39: A Grand Visitor

39: A Grand Visitor

From Chicken Soup for the Soul: Messages from Heaven

A Grand Visitor

Grandmas hold our tiny hands for just a little while, but our hearts forever.

~Author Unknown

My question took my mother by surprise. We were at the Wright Brothers National Memorial in North Carolina when I asked her, “Mom, did you have a grandmother?”

My mother chuckled. “Everyone has a grandmother!”

“No. I mean, was she alive when you were born? Did you know her?”

“Yes,” Mom said, distracted by the monument.

I paused, unsure whether I should continue. My mother seemed happy enough to be walking around the national monument. With her mood so troubled of late, I worried my question might destroy her good mood. But the dream had been so vivid, I had to ask: “Mom, did your grandmother seem kind of like a gypsy?”

“What do you mean?” my mother asked, still half-distracted by the monument.

“I mean when she talked, did she have a thick accent, almost the way a gypsy would sound?” I asked, thinking of old-fashioned gypsy movies I had seen. It was the only comparison I could think of.

“Yes,” Mom said, “though I never thought of her accent that way. Why?”

“Did she wear longish skirts, and did she have long hair?”

My mother’s eyes widened. “Yes, why?”

“Mom, I think I met her.”

My mother stopped. Her face drained of color.

“Describe her again,” Mom muttered.

I did.

“Her hair was long.”

“Was it white and pulled up in a bun?” Mom asked.

“No,” I said. “It was darker, a reddish-brown, and it flowed all the way down her back. Is that what your grandmother looked like?”

My mother put her hands to her cheeks. “By the time I was born, her hair was white. It was long and silky, and she would take it down at night. By day she kept it up in a bun. But she showed me a picture of her once. She was younger, and her hair was darker.” Mom’s voice trembled a little. “It was a black-and-white picture, but she told me about her hair. It was a reddish-brown, and it flowed all the way down her back.”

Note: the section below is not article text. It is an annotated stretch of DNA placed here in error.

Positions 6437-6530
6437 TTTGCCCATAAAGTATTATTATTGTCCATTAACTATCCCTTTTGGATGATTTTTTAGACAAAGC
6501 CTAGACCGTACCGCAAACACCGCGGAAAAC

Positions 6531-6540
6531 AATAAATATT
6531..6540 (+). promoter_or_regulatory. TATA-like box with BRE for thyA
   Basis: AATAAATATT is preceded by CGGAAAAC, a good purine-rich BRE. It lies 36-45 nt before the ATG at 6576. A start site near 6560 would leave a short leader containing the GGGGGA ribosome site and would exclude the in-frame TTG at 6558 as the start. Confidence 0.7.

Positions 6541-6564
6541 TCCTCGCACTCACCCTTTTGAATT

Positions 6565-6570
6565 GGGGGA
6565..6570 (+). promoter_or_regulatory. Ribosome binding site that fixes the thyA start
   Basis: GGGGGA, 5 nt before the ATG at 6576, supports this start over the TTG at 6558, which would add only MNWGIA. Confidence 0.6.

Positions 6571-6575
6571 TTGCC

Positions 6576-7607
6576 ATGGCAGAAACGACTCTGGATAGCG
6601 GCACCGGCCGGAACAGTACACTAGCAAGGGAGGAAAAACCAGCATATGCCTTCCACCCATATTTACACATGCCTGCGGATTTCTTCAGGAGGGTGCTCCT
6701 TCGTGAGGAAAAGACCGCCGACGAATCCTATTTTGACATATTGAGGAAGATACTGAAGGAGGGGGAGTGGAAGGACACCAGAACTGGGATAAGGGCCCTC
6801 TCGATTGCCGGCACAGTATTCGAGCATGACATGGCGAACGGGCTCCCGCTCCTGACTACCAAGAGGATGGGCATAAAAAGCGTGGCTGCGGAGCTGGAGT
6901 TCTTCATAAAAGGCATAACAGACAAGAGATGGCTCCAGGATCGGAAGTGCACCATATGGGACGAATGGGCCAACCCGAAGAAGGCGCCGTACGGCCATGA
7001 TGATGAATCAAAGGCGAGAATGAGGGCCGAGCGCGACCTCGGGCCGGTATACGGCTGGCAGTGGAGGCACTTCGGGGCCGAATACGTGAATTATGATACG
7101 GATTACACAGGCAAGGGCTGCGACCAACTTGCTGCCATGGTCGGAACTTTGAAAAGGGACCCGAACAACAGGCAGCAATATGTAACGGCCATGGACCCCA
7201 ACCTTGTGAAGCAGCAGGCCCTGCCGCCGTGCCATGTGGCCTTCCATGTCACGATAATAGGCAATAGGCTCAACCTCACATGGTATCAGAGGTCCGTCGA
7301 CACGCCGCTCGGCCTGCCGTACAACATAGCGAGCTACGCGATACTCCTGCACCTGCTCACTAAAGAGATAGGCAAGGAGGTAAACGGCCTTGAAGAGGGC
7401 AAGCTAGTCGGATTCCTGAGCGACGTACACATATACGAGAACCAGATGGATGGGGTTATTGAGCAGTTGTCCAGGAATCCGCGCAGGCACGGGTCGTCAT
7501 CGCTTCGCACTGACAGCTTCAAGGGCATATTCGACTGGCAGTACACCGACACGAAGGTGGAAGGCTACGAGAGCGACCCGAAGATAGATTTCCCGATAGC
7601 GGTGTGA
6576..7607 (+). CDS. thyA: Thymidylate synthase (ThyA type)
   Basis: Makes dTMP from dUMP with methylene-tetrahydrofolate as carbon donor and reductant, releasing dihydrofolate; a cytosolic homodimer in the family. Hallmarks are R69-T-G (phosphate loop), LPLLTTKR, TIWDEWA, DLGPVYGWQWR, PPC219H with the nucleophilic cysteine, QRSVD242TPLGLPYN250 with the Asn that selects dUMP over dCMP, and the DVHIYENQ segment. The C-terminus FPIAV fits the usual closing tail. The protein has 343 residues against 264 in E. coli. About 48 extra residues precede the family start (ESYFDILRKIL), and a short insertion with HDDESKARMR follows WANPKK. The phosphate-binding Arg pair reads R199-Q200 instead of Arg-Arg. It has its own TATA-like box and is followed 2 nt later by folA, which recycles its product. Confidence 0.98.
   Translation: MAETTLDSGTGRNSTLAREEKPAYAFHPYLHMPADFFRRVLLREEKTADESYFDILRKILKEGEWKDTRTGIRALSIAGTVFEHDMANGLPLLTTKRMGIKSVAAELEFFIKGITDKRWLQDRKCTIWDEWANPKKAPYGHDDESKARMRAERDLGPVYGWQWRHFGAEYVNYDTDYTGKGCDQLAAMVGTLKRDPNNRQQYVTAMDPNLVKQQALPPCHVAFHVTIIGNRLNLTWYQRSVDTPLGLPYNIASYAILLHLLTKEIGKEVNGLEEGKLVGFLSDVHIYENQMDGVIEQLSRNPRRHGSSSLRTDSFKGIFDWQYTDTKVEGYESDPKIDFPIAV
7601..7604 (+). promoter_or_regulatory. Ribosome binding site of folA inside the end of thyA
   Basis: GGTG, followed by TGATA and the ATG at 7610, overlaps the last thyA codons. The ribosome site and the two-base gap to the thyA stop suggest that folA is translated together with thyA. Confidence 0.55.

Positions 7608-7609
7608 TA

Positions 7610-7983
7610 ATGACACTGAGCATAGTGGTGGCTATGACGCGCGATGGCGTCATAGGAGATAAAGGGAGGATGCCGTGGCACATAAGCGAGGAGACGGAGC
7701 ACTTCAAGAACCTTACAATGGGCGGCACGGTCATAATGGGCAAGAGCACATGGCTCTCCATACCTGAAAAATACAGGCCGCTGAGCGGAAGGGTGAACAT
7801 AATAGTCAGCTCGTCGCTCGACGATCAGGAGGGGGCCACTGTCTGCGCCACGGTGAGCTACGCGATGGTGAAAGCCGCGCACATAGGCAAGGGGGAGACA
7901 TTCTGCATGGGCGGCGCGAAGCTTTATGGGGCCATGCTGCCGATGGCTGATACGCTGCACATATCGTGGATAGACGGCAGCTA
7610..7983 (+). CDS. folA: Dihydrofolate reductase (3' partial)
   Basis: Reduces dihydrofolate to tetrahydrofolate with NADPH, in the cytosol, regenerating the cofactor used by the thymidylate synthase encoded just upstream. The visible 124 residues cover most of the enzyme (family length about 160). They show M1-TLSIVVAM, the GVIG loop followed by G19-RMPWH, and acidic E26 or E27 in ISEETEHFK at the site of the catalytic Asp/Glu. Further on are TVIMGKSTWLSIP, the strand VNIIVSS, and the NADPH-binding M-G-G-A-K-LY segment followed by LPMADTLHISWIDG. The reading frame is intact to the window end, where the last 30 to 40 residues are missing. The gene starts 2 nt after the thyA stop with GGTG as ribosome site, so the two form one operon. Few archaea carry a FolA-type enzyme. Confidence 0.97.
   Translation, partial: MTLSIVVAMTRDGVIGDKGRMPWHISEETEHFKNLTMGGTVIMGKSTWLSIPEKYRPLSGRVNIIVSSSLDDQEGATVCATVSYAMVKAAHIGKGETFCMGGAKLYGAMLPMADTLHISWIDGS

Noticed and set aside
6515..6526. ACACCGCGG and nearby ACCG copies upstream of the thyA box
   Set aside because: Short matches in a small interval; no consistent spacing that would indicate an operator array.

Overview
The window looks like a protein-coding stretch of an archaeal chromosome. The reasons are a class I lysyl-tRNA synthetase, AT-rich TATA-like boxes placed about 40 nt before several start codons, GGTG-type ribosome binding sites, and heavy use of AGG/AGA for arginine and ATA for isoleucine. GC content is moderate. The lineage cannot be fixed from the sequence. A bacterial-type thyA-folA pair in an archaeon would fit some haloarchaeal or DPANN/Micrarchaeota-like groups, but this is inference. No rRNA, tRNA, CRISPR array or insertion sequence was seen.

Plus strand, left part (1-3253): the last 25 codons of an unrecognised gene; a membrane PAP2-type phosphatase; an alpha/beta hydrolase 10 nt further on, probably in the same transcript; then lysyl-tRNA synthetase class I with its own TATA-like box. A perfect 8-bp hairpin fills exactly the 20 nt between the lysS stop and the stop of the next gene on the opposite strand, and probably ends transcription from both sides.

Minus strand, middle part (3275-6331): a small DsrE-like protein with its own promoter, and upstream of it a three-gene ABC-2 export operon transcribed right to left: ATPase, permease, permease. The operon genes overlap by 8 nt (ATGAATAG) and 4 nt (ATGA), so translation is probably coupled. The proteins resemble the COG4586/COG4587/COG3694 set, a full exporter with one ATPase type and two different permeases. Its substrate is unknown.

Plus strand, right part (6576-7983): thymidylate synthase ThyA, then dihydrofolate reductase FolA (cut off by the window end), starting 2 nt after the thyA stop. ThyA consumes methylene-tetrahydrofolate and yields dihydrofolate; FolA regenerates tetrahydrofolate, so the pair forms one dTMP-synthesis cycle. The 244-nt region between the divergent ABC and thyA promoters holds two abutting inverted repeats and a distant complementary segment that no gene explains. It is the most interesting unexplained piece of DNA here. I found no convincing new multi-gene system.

We stared at each other.

“This is kind of scary,” she said finally.

I frowned. There was more, but I wasn’t sure whether I should continue. Mom was still pale. I turned away as if to study the monument.

“What did she say?” Mom asked. “What did she want?”

I kept my back to Mom for the moment. My parents had been having some problems lately. With the economic downturn, my father’s office was closing, and the threat of joblessness put pressure on their marriage. They fought all the time, often over nothing at all. There was no communication, and the one time I suggested they see a counselor, they both refused. My sister and I had just moved out after college, and when we called my parents focused only on superficial topics. When we asked what was wrong, they would never open up to us. And my mother had been living as if all of life’s possibilities and blessings had suddenly ended.

“What did she say!” Mom demanded, regaining her voice.

“She told me that I need to spend more time with you,” I said. “She said that you have been upset recently, and the real reason for it is that you have no one to talk to.”

Mom frowned.

“She said that the problems you’re having aren’t that serious, but it seems worse to you because you’re keeping it all inside.”

Tears started pooling in Mom’s eyes. I figured I had better finish what I started, so I continued: “She said that it’s too bad you don’t have a sibling, that all you’ve been thinking about lately is how you wish you had a sibling so you’d always have someone to talk to.”

“This is very true,” Mom managed to say. “Very true.”

“There’s one more thing,” I said. It was the most difficult part, and I wanted to get it out before I lost my nerve. “When your grandmother told me that you wished you had a sibling, she said something strange. Something that didn’t make sense. She said it was too bad you didn’t have a sibling. But then she took this photograph. She wouldn’t let me see it, but she took it out and studied it. She said, ‘well, there was the one sibling, but there was the month that pained him.’ Then she looked at the picture for a bit more before tucking it away in her skirt and turning back to me.”

“The month that pained — him?” my mother asked.

I nodded. “What did she mean?”

“I don’t believe this!” Mom said.


“I never told you that I had a brother. He was stillborn. They named him and buried him. There was a month that pained him. It was the month he was born.” By this time, tears were flowing down my mother’s cheeks.

We stood in silence, watching the other tourists at the monument. It was my mother who broke the silence.

“I wonder why she told you that. What did she want?”

“She wanted me to be the one you can talk to about everything,” I said. “She wanted you to be able to confide in me. She doesn’t think it’s good for you to bottle up everything.”

“Maybe that’s why she told you about the little boy in that picture. Maybe she knew it would convince me that she was real.” Mom smiled sadly at me.

It would take time for my mother to process the dream, and it would take more time for her to finally open up to me. But she had always followed her grandmother’s advice, and this time would be no exception. But for now, my mother stared off into the distance, warmed by the comfort of knowing that even after death her grandmother was protecting her.

~Val Muller

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